Appeals Court Settles that an ex-Government Building Constitutes a Preexisting Nonconforming Structure
The Appeals Court recently held that the former Edward J. Sullivan Courthouse in East Cambridge will be a preexisting, nonconforming structure under the Zoning Act when it is bought by a private developer. This classification will make it easier to redevelop the building.
The courthouse, towering over its neighborhood since it was built around 1970, never complied with the Cambridge Zoning Ordinance. As a state building, it was immune from zoning. However, LMP GP Holdings, LLC entered into an agreement to buy the courthouse, and the zoning immunity will terminate when it does so. The issue in Gund was whether the courthouse will then be considered a preexisting, nonconforming structure, which can be redeveloped with a special permit – obtainable if the redeveloped building would not be substantially more detrimental to the neighborhood than the existing one – or will require variances, which are much harder to obtain. The neighbors argued that the building cannot be a preexisting, nonconforming structure since it never complied with the zoning ordinance, and that the redevelopment will require variances rather than a special permit.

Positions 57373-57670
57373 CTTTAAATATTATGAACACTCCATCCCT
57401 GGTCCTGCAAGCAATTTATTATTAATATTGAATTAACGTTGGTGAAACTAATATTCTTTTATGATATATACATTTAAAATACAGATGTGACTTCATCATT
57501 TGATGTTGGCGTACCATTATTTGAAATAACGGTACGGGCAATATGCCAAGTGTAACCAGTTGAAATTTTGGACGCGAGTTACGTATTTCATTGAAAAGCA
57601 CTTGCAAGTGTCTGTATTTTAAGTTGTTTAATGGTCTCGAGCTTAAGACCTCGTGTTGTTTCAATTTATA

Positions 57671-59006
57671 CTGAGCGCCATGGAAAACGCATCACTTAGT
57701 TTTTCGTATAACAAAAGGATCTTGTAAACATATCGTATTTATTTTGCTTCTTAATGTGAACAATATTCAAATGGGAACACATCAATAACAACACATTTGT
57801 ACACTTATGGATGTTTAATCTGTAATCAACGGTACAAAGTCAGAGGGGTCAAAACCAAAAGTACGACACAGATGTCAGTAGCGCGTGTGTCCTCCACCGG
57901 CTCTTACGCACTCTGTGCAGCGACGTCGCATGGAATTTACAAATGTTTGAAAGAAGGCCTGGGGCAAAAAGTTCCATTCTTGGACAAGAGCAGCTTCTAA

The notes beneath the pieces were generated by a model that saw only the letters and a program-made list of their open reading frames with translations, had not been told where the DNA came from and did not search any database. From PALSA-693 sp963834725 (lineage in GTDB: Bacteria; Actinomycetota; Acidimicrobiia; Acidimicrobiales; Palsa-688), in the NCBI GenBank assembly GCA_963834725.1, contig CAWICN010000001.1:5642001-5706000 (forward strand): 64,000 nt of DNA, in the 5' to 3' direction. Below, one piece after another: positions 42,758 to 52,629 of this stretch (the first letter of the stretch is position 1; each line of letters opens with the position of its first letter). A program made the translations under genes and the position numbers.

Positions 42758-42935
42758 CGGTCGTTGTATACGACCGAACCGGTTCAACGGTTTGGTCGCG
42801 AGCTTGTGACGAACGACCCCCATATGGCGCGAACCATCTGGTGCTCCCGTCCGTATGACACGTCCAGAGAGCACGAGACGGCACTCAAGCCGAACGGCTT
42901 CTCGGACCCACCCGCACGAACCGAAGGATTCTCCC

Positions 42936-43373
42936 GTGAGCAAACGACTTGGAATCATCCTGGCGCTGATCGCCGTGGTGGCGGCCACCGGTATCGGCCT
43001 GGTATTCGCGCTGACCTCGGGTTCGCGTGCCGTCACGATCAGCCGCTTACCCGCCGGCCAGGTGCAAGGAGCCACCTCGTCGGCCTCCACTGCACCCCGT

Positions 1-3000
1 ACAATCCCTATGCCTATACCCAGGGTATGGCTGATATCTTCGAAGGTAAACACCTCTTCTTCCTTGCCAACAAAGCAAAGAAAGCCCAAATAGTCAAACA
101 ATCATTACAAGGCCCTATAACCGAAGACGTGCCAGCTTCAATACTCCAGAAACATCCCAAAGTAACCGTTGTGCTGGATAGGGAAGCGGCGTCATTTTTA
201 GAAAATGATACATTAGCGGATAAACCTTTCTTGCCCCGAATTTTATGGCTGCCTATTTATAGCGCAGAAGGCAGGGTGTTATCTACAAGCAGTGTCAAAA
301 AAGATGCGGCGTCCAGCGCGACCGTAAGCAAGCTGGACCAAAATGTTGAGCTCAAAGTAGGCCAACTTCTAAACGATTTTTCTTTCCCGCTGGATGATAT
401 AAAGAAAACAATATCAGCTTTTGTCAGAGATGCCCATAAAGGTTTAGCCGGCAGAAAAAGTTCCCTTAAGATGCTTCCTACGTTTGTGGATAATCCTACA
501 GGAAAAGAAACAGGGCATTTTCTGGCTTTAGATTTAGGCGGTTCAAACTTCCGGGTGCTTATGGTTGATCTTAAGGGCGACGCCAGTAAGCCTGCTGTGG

The Appeals Court rejected that argument, affirming a Land Court decision and holding that the courthouse will become a preexisting, nonconforming structure. It followed a 1986 Appeals Court decision (Durkin v. Board of Appeals of Falmouth), in which the court had reached the same conclusion regarding a former U.S. Post Office (also immune from zoning).
This situation may continue to arise as governments at all levels sell surplus property. An analogous situation may arise when religious and school buildings, which are not immune from zoning but are protected in certain respects under Section 3 of the Zoning Act (the Dover Amendment), are sold for redevelopment. The Gund decision may promote the sale, renovation and reuse of those buildings by reassuring developers that in many cases they can proceed with special permits, rather than variances.
At the time of this post, the neighbors were seeking further appellate review in the Supreme Judicial Court. Stay tuned.
Posted In: Land Use